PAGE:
Zimbabwe’s platinum industry, which requires an estimated $7 billion in the next five years to optimise operations, is bullish the proposed scrapping of indigenisation requirements and the entrance by new players will contribute to the realisation of 50 tonnes output target by 2030.
Boasting of a world class platinum resource in the form of the Great Dyke, Zimbabwe is seeking to increase output from 14.6 tonnes in 2018 to at least 50 tonnes by 2030 to be spurred by increased investments and expansion of capacity.
Players in the platinum sector who graced the just concluded 2019 Zimbabwe Mining Conference are bullish of the attainment of the 50 tonnes target and called for policy interventions to enhance the attractiveness of the subsector and modernisation of the infrastructure base.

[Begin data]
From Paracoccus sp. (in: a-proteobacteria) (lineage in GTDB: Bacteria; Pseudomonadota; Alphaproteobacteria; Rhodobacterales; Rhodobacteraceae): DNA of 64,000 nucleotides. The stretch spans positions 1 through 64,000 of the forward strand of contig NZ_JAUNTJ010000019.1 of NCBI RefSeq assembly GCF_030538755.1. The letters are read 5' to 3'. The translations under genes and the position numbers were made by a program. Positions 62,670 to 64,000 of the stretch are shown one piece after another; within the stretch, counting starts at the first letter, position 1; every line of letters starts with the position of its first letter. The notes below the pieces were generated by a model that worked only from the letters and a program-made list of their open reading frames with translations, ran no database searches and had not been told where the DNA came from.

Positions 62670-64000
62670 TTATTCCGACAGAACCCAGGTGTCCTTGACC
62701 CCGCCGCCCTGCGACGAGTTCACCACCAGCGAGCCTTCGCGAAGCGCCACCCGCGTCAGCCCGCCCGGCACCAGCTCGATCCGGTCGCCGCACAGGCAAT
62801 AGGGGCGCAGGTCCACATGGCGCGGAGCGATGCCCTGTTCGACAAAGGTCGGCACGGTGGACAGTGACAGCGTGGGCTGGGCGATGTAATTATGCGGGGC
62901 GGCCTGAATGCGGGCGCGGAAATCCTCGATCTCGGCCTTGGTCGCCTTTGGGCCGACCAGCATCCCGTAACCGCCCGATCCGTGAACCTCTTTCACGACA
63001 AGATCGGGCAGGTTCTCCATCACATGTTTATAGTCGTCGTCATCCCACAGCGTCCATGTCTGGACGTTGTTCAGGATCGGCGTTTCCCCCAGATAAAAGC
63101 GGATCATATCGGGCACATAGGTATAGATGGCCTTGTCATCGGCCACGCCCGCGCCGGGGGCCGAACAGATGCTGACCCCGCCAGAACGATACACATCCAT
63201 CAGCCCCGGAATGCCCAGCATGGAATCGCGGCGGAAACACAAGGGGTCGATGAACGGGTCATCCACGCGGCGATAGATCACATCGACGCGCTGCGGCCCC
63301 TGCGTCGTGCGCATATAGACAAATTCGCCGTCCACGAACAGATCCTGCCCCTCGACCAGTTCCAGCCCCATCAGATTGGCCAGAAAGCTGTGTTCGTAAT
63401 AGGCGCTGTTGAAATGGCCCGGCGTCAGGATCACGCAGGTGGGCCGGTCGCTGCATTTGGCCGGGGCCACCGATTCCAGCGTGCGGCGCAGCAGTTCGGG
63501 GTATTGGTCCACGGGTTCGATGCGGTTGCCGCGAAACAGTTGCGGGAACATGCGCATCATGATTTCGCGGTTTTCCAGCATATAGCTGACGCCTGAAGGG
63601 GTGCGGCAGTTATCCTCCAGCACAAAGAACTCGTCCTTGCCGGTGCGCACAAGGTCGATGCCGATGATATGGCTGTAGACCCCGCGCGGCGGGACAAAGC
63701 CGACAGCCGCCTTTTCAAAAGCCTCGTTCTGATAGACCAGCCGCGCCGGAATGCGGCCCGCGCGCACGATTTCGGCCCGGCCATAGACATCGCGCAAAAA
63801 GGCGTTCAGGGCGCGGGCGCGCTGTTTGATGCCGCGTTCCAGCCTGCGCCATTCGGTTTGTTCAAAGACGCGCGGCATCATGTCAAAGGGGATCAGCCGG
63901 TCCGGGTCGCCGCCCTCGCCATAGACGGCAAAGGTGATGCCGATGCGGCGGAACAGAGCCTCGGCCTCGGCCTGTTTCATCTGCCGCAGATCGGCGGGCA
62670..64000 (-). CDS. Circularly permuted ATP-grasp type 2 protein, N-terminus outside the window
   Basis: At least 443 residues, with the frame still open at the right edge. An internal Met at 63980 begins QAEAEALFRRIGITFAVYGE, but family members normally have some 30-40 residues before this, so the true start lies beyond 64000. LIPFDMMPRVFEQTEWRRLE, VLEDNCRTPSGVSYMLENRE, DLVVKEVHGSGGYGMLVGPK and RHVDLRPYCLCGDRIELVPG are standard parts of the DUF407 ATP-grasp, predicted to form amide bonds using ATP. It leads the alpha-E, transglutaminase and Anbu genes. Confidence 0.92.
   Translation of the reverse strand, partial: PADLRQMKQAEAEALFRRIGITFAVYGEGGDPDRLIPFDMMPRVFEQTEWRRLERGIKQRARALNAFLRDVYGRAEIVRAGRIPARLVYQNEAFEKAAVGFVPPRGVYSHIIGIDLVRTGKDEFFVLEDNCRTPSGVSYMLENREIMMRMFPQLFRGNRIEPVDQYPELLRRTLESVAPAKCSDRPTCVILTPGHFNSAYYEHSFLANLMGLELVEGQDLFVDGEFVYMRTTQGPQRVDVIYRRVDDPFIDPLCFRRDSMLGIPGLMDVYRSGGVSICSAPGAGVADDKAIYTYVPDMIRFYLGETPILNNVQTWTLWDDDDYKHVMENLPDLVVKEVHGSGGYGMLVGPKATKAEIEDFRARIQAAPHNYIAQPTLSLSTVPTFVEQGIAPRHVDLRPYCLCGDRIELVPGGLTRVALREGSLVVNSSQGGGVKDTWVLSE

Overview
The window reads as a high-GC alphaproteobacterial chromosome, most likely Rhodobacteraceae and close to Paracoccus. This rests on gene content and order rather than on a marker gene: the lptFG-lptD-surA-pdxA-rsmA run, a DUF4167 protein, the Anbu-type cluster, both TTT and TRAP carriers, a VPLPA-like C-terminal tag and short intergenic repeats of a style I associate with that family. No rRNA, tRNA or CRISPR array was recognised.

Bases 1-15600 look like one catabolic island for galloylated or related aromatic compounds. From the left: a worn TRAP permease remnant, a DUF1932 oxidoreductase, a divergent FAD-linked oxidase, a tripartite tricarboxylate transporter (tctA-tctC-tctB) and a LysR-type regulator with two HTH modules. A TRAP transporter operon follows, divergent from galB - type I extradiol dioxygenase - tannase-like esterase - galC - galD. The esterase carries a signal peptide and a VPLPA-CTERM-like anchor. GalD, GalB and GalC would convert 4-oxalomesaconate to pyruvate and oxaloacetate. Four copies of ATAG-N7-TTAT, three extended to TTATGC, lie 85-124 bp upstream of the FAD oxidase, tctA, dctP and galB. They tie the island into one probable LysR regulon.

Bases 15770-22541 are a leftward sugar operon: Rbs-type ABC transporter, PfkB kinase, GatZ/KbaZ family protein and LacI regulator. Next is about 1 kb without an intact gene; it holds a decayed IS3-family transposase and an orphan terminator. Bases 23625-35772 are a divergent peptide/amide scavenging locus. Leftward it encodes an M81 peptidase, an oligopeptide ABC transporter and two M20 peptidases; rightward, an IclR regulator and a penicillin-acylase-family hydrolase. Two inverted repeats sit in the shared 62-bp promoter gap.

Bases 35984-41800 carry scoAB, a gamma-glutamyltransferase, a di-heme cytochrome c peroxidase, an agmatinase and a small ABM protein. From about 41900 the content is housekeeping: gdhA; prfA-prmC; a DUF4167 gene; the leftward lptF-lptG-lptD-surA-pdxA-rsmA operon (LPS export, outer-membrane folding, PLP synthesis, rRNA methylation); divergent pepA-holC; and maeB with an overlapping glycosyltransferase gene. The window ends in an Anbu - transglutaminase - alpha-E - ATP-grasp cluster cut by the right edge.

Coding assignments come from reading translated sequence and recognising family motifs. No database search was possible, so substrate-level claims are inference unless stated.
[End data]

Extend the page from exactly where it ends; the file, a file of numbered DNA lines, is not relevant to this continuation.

“We do believe that the 50 tonnes target is achievable and we need to start working on the key enablers,” a representative of a mining firm confirmed.
According to the platinum miners, the pronouncements by government that that the exemption from 51/49% indigenisation requirements is set to be extended to the platinum sector is welcome as it will unlock the much needed capital.
The Minister of Mines and Mining Development, Cde Winston Chitando assured the industry of an accelerated policy reform drive, adding that the entry in the industry by new players such as Karo resources and Great Dyke Investments (GDI) will certainly contribute to the realisation of a $12 billion mining industry by 2023.
“We are so excited about the development in the platinum sector and we believe that the new entrants will help spur increased production and earnings from the commodity,” Cde Chitando.
To achieve the envisaged 50 tonnes output by 2030, Zimbabwe needs to grow the subsector by at least 10.78% per annum.
Zimbabwe’s platinum output which surged by 3% in 2018 despite depressed international prices is projected to surge to 15.5 tonnes in 2019.